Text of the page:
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How To Import and Export Data From A Database

The easiest way to import and export data into your database is to use phpMyAdmin, which is set up on Active Web Hosting to manage your database. You will need to log in using your database username and password. If you did not create or set up a database yet, you will need to first create a CGI account if you haven't already done so, and then create a databas account. Here are two links that can help you with this:

Importing Data

In the left side menu of the phpMyAdmin screen, click on your domain name.

On the right (largest) area of the screen, click on the SQL tab (second tab from the left).

Now you should see a large text box and a smaller one-line text box under it. Here you have two choices. You can cut and paste the SQL data into the large text box or you can click the Browse button next to the smaller text box and find the file containing the database data you wish to import. Be sure that the file is in plain ASCII text. If you had exported the database previously, then you will have to extract the file from the zip, gzip or bzip file before you can import it. Note that you can not import XML files. Click the Go button to import the data into your database.

Special Note About Importing Large Database Backups

Due to server setup, you will not be able to import very large databases. If your database is over 1,000 lines, you may have problems including time-outs and other errors during the import process. Only a portion or maybe no data at all may actually import to your database.

Do not use extended inserts as this may make it impossible to restore large databases.

To import large databases, you will want to load the .sql database backup file into a text editor that can handle very large text files, such as EditPlus for Windows. Then separate the file into smaller 1,000 line chunks and save each chunk. You'll then have to import each chunk separately until you have imported your entire database.

Another option is to locate and use a file-splitting utility that may do this task for you quickly. Then just import the resulting saved junks one at a time to the database.

Note that when you import even these chunks of data, you still may have to wait a little while for them to fully upload due to their size. This may take quite a bit of time if you have a large database and are using dial-up internet access.

Exporting and Backing Up Data

In the left side menu of the phpMyAdmin screen, click on your domain name.

On the right (largest) area of the screen, click on the Export tab (third tab from the left). You will be taken to a screen where you can export your data.

From the list box under the heading View dump (schema) of database you can select what tables you wish to back up or export. To select more than one, hold down the CTRL key and click on the additional tables you wish to export. Alternatively, you can click on the Select All link just to the bottom right of the list box.

On the right side of the list box you have several options to choose from to export your database:

Structure only: This exports only the table structures (ie. the way each table is set up) but not the data from all the tables that you selected from the list box.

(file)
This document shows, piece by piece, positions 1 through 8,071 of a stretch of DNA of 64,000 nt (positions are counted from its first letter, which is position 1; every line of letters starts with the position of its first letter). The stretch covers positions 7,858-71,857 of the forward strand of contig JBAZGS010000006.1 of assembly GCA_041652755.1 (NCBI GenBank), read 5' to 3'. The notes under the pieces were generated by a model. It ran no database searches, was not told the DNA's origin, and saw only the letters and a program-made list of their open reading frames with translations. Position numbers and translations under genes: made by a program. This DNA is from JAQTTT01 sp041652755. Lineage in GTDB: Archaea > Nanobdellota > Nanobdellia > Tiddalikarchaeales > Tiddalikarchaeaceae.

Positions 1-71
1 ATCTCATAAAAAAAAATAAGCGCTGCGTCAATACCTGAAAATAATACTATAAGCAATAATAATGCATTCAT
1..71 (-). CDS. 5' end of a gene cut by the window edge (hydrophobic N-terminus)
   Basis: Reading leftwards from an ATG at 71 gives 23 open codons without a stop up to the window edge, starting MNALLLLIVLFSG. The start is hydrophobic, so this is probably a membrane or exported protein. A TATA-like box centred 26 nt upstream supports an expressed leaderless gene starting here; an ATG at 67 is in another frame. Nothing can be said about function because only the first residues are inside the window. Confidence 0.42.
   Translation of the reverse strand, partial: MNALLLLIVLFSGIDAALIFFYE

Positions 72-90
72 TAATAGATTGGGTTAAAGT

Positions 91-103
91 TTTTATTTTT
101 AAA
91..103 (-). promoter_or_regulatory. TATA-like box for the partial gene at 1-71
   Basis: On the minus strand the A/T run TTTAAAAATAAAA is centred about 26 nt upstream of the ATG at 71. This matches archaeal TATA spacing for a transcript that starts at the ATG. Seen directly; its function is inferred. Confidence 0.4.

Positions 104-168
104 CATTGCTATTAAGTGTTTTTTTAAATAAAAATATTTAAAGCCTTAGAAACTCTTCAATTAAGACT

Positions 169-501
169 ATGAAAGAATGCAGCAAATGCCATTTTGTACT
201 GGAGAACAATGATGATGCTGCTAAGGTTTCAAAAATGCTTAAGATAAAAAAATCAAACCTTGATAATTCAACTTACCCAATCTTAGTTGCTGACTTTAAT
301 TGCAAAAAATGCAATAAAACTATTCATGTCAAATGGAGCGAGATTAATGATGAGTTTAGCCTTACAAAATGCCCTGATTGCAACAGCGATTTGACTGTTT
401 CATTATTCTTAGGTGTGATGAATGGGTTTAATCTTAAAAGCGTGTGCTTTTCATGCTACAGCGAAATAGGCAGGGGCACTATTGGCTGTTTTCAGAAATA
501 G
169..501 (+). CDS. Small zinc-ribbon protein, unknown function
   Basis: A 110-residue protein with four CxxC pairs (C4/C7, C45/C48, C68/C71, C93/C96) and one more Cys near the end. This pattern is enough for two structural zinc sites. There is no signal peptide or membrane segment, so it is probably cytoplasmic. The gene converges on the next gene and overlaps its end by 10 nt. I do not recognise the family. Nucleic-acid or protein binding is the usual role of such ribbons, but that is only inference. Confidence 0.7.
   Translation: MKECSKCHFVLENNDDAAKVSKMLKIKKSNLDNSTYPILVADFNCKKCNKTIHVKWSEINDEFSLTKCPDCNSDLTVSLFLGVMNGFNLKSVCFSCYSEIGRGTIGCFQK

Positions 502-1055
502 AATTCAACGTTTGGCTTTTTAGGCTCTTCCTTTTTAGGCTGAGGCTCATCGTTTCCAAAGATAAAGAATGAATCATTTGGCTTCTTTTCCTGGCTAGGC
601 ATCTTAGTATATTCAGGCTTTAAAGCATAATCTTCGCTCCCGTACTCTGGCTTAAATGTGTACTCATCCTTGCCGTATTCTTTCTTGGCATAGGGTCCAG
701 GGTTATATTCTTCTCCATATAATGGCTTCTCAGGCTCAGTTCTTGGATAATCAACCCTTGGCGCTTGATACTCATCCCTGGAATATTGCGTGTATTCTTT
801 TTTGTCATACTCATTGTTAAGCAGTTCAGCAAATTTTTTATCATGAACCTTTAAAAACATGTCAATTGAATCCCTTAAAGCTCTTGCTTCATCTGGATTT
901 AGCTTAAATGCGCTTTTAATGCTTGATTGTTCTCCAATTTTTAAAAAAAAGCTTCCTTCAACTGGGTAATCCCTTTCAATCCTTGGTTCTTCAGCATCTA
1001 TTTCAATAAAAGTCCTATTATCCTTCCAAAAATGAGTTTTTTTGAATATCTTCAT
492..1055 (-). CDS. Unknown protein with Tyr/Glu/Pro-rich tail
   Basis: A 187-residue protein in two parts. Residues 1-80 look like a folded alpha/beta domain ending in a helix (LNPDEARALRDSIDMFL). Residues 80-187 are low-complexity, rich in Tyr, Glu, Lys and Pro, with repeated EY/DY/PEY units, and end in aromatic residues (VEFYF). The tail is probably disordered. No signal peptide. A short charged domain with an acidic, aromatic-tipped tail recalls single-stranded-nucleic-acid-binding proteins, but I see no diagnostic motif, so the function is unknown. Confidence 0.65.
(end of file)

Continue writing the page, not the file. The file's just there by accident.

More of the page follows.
Structure and data: This exports the entire structure and all the data in each table that you selected from the list box.

Data only: This exports only the table data and not the tables themselves or their settings. Export to XML format: This exports all tables, structures, and data into XML format for use in XML-based applications.
Which one should you choose? If you're not sure, then Structure and data is the best to use if you want to back up your entire data and structures of all tables you have selected from the list box.

Under the list box you will see more options:

Add 'drop table': Check this box if you want to create a backup which when imported back into the database will not merge but delete tables and data of the same name, and replace them with the tables and data from the backup. This is nice for backups because you can ensure that no possible corruption from the previous database would be left over when you replace it with your backup.

Complete inserts: This adds the column name for each INSERT command. This results in a bigger file, but better documentation when your table and data is inserted into the database if you decide to import this file later.

Extended inserts: This will result in a smaller file size because the INSERT verb and table name is used only once. Do not use extended inserts as this may make it impossible to restore large databases.

Enclose table and field names with backquotes: Use this option if you have special characters in your table names and want to protect them from being imported wrong later.

Save as file: You get three choices here:

Use zipped if you are downloading your database backup to a windows machine. You can then use an unzip utility like WinZip to extract the database backup file.

Use gzipped if you are using a Linux or Unix machine and your database is too big for normal text download but not too big.

Use bzipped if you are using a Linux or Unix machine and you are downloading a very large database. bzip and gzip are tools that come already installed on most Linux and Unix machines. The bzip format compresses the files more.

In addition, you can leave the box unchecked and you will be downloading a plain ASCII text version of your database backup, which does not need extracting with a special tool. Use this feature if your database is rather small.

Once you've made your choices, simply click the Go button to start your download. The larger the database, the longer you may have to wait before the download starts, especially if you are using one of the compression methods mentioned above.


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